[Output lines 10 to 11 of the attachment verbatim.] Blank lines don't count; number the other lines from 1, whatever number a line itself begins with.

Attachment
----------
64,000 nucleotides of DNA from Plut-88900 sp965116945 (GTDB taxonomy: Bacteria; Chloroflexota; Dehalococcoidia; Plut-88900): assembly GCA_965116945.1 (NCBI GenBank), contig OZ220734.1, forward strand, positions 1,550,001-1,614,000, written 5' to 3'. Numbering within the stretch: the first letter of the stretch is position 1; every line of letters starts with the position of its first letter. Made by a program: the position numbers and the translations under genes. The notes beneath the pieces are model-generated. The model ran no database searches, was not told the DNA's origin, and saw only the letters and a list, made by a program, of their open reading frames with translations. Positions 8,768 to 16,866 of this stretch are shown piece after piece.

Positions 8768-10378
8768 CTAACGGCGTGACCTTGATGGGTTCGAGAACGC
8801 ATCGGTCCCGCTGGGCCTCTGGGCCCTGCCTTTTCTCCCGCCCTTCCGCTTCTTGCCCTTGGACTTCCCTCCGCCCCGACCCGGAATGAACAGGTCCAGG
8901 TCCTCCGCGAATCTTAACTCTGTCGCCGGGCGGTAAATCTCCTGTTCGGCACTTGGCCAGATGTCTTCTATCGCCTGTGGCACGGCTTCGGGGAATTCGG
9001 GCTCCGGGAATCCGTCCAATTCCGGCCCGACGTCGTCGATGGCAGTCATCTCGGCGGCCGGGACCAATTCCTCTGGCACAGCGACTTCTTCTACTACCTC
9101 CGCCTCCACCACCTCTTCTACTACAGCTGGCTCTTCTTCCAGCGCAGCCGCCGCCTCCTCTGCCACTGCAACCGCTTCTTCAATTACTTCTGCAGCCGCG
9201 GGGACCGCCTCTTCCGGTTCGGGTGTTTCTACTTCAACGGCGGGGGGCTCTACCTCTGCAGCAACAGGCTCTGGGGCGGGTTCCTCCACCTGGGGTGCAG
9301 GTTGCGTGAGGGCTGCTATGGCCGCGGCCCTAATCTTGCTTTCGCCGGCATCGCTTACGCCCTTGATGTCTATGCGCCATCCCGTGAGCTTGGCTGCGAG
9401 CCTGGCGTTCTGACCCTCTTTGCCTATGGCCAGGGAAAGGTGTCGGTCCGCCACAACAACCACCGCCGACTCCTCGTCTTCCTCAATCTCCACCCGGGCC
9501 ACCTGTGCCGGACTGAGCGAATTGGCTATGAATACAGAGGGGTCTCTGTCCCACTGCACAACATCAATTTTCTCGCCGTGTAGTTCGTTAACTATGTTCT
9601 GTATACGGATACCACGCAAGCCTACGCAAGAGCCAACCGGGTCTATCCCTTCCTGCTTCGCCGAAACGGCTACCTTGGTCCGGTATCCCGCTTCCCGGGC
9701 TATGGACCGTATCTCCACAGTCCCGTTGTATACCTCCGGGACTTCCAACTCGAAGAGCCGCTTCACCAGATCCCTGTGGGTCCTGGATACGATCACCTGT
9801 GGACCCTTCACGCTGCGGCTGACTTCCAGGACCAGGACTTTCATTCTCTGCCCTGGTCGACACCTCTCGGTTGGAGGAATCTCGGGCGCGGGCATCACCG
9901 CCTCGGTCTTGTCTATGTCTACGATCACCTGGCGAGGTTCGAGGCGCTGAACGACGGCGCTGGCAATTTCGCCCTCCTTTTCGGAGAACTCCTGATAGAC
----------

9401 CCTGGCGTTCTGACCCTCTTTGCCTATGGCCAGGGAAAGGTGTCGGTCCGCCACAACAACCACCGCCGACTCCTCGTCTTCCTCAATCTCCACCCGGGCC
9501 ACCTGTGCCGGACTGAGCGAATTGGCTATGAATACAGAGGGGTCTCTGTCCCACTGCACAACATCAATTTTCTCGCCGTGTAGTTCGTTAACTATGTTCT